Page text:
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  1. Hi,

    I just started to convert my DVD Collections (TV Shows) to MKV as I want to have it on my HTPC.
    Now I found a TV Show collection, that has very different audio levels for english and german audio tracks.
    Is there a tool, to find out, what is the 'average' and 'max' audio level of one mkv file (audio tracks are ac3)? Or if there is not tool to analyze a mkv, I can demux the file to get the ac3 streams.
    If I can find out the difference between 2 tracks, I can adjust audio gain level in handbrake to fix the low volume track.

    thx in advance
    Walzing
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  2. Member AlanHK's Avatar
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    I use the Replaygain method.
    Many audio tools have this built in.
    It can take a few minutes for each track to analyse.
    Then it gives you a dB figure to adjust the volume.
    http://wiki.hydrogenaudio.org/index.php?title=ReplayGain


    I've got scripts that do this automatically using Avisynth.
    Or you can open a video in Audacity (it can extract most kinds of audio by itself, including VOBs, though I don't know what it does with multiple sound tracks) and use Replaygain on the Effects menu to analyse.
    Then apply the gain it tells you when making the MKV.
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  3. Thank you - I used Foobar 2000 and did a replaygain scan on both audio tracks.
    But before I had to convert them to aac (ac3 was not supported).
    Foobar reported a gain of 8,81db for the german track and 9,42db for the english track.
    But I can't believe that there is only a delta of 1db.
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  4. Member AlanHK's Avatar
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    Well, I've found Replaygain gives me consistent volume.
    Perhaps the backgound, music, is different?

    Or it could be the "clipping" setting. I turn off clip prevention, because, unlike music, it doesn't matter if loud sound in dramas, like explosions, gunshots, are distorted. More important that the dialogue is consistent volume. Otherwise the volume boost is limited by the loudest sections.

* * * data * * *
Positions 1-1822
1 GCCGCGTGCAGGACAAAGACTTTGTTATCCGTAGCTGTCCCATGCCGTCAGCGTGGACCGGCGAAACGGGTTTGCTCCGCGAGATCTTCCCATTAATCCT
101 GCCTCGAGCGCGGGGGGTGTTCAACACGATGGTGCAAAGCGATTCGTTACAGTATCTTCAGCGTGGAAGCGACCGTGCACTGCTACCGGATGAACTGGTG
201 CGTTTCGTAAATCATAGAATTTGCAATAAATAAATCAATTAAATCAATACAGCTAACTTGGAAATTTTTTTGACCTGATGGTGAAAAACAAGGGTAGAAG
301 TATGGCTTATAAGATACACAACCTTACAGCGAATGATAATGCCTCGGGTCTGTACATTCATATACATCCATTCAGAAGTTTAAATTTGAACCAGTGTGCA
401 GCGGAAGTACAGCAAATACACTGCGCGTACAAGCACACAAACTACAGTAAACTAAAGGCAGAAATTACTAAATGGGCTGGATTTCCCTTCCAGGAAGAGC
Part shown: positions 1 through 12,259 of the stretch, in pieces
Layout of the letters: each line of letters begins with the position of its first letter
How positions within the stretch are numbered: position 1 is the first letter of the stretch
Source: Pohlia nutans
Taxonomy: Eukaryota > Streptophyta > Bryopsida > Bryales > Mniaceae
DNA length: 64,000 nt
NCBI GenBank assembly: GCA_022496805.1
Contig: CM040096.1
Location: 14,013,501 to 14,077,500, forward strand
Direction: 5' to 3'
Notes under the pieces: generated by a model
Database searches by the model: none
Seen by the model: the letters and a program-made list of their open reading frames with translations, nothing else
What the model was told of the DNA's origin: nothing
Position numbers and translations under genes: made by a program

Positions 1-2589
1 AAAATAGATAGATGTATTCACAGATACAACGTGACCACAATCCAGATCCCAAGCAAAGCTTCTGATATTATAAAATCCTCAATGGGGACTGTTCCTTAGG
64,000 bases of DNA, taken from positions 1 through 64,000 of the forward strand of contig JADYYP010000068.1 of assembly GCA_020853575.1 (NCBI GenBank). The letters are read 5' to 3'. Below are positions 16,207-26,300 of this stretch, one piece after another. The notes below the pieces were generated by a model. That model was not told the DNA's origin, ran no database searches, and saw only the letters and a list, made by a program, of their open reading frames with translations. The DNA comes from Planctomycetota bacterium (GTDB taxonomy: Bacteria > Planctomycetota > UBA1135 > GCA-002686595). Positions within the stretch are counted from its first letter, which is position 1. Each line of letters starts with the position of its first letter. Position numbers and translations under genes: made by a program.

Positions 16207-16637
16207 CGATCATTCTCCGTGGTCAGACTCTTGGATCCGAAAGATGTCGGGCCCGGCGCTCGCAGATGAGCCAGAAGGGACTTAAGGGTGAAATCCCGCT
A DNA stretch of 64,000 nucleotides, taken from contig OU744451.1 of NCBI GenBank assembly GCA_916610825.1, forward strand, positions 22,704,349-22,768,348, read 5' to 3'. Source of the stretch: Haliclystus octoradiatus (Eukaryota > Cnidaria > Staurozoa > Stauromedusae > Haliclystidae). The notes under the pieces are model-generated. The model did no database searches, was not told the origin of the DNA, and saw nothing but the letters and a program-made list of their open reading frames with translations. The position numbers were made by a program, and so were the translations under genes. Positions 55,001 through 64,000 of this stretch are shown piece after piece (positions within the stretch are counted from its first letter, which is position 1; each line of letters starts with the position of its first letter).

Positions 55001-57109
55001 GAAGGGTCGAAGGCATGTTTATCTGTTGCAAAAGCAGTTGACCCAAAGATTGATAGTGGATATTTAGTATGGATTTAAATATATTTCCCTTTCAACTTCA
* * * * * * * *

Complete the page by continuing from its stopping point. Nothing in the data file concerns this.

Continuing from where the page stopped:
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  5. It's seems it is no problem with the audio level.
    Something in my setup maybe the problem.
    I transcoded the 2 audio tracks from ac3 to acc. And if I play the acc version, german and english audio tracks are nearly the same volume.
    So it seems to be my HTPC setup. My HTPC is connected via SPDIF to my Yamaha RX V471. And I currently have only 4.1 (which is configured in my Yamaha). However - it seems that when playing this 5.1 AC3 version the center channel is not distributed across the 2 front speakers. When using 5.1 ACC it seems to work.

    cu
    Walzing
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  6. AC3 can contain dialogue normalisation info. The idea being you can go from one video to the next and the dialogue will always be the same volume (it effects the volume over-all, which is altered to ensure the dialogue is at a set level). Much of the time, this gets the player to turn the over-all volume down, which results in AC3 audio sounding quieter than other audio.

    The problem could simply be the player is obeying the dialogue normalization, which is generally ignored when converting AC3 to another format. The whole idea of having a centre channel would be to have a centre channel, not necessarily for the centre channel audio to be spread across the stereo channels.
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